What has worked for grassroots regime change could influence the way we do business and create value tomorrow. Do corporations really think the orthodox top-down management approaches won’t be impacted by these new social communication tools, the culture of openess, and indepedent production?

The truth is, it’s already happened.

In the last years, some of the highest share price gains on Wall Street have been made by companies like Apple, Google, and Netflix. These are very entrepreneurial organisations that implemented new management principles based on increasing employee freedom and internal innovation. These companies are also listed among the best employers in employee surveys.

The older corporate organisational model is losing ground. In an over-informed world, the need for a disruptive turn is building. These antiquated structures can’t cut it anymore. A growing number of corporations are shifting toward a more open model of innovation in which entrepreneurs take a lead role. The young generation demands more autonomy, honesty, sustainability, and the opportunity to produce independently. Young folks should be confident that in the future (short- or long-term, it’s not clear yet) the economic world will have to make room for their aspirations.

Never a better time to become an entrepreneur

Thanks in part to technology, no generation in the history has ever had as big of an opportunity to build its own future as those born after 1985, Gen Y.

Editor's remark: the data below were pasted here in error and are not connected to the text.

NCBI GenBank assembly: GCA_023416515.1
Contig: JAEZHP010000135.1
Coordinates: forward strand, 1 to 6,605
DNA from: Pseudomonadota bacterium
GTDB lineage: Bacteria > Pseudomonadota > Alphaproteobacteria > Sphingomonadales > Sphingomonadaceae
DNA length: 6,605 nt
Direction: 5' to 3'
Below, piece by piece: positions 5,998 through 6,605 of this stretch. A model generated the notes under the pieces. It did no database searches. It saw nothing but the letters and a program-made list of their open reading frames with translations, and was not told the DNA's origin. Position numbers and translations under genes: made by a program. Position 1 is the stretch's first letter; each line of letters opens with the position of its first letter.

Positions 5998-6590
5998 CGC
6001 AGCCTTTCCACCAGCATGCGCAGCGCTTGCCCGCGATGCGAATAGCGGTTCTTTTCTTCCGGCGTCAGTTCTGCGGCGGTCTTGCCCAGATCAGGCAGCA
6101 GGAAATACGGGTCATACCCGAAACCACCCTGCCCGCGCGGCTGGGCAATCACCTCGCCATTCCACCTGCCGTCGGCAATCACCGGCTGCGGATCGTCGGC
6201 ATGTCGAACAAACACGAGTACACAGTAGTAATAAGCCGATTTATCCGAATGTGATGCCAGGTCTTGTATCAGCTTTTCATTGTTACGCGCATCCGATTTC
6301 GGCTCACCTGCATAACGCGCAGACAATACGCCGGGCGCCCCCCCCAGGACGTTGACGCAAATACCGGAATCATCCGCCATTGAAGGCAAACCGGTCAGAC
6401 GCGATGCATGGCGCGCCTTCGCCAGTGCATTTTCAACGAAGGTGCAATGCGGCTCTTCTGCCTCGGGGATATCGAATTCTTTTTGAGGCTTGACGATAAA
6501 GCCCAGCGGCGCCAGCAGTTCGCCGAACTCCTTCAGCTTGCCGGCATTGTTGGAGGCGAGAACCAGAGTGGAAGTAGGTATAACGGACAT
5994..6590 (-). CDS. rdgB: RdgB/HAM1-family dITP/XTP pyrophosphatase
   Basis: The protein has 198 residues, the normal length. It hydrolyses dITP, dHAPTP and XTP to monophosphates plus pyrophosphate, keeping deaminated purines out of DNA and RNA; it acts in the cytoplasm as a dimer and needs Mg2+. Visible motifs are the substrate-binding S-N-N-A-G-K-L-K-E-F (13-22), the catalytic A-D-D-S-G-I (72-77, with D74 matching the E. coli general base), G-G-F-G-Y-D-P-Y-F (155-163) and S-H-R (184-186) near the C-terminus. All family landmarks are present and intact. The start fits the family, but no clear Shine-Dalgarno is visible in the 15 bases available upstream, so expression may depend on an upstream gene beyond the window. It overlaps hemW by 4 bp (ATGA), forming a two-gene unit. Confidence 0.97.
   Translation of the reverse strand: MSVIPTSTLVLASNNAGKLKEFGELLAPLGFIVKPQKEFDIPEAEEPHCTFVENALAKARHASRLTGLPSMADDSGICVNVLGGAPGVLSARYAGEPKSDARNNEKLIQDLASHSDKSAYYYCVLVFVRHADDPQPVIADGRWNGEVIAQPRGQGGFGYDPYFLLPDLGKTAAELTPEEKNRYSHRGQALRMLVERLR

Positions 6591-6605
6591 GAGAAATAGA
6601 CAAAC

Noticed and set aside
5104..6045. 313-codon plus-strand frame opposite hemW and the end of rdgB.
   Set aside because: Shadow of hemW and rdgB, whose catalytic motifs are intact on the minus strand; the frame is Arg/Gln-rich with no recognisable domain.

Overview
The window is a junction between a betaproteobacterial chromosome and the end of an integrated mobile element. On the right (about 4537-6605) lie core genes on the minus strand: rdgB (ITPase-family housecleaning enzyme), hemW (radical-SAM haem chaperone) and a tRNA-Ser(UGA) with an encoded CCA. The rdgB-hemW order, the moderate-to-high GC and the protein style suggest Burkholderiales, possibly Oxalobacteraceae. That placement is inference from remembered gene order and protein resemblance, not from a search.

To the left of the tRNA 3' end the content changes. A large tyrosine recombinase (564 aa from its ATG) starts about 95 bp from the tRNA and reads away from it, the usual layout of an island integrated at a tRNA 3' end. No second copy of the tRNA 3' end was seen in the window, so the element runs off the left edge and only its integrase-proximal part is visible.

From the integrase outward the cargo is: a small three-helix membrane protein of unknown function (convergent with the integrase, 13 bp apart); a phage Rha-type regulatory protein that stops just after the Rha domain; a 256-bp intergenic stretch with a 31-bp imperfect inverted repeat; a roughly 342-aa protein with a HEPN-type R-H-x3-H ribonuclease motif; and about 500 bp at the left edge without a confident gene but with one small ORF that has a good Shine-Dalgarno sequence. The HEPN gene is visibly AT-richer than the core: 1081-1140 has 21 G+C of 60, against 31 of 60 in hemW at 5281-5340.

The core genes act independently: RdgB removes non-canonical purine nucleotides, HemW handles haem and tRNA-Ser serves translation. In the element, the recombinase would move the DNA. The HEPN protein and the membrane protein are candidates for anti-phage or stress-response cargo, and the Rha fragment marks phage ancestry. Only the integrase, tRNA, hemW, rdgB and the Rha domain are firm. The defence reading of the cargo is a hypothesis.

Even outside the corporate world, there has never been a better time to become an entrepreneur. The minimum threshold to start a business has never been as low as it is now for aspiring entrepreneurs. The internet brings the knowledge, skilled people can connect on social networks, and distribution is less of an issue today as the web allows sellers to reach out to customers directly.

Companies need entrepreneurs to innovate. In the last decade, they have become more and more reliant on partnerships with other companies and startups. Let’s take the drug industry: a large number of the new pills put on the market are developped by biotech startups or university spinoffs. For young entrepreneurs, a new market is there.

Though 35-44 and 55+ year-old entrepreneurs fueld the pick up in businesses creation in the last few years, this seeming lack of entrepreneurial spirit within the younger generation is mainly due to a lack of financial support. It’s hard to build a company on student debt, which makes it amazing the number of young entrepreneurs hasn’t plummeted.

If we work these issues out, the “lost generation” will no doubt find it’s way.

The found generation

Here is the good news: new economic models better suited to Gen Y have arrived.

Altough still a maturing form, crowdfunding platforms are channeling seed money to support the development of new ideas.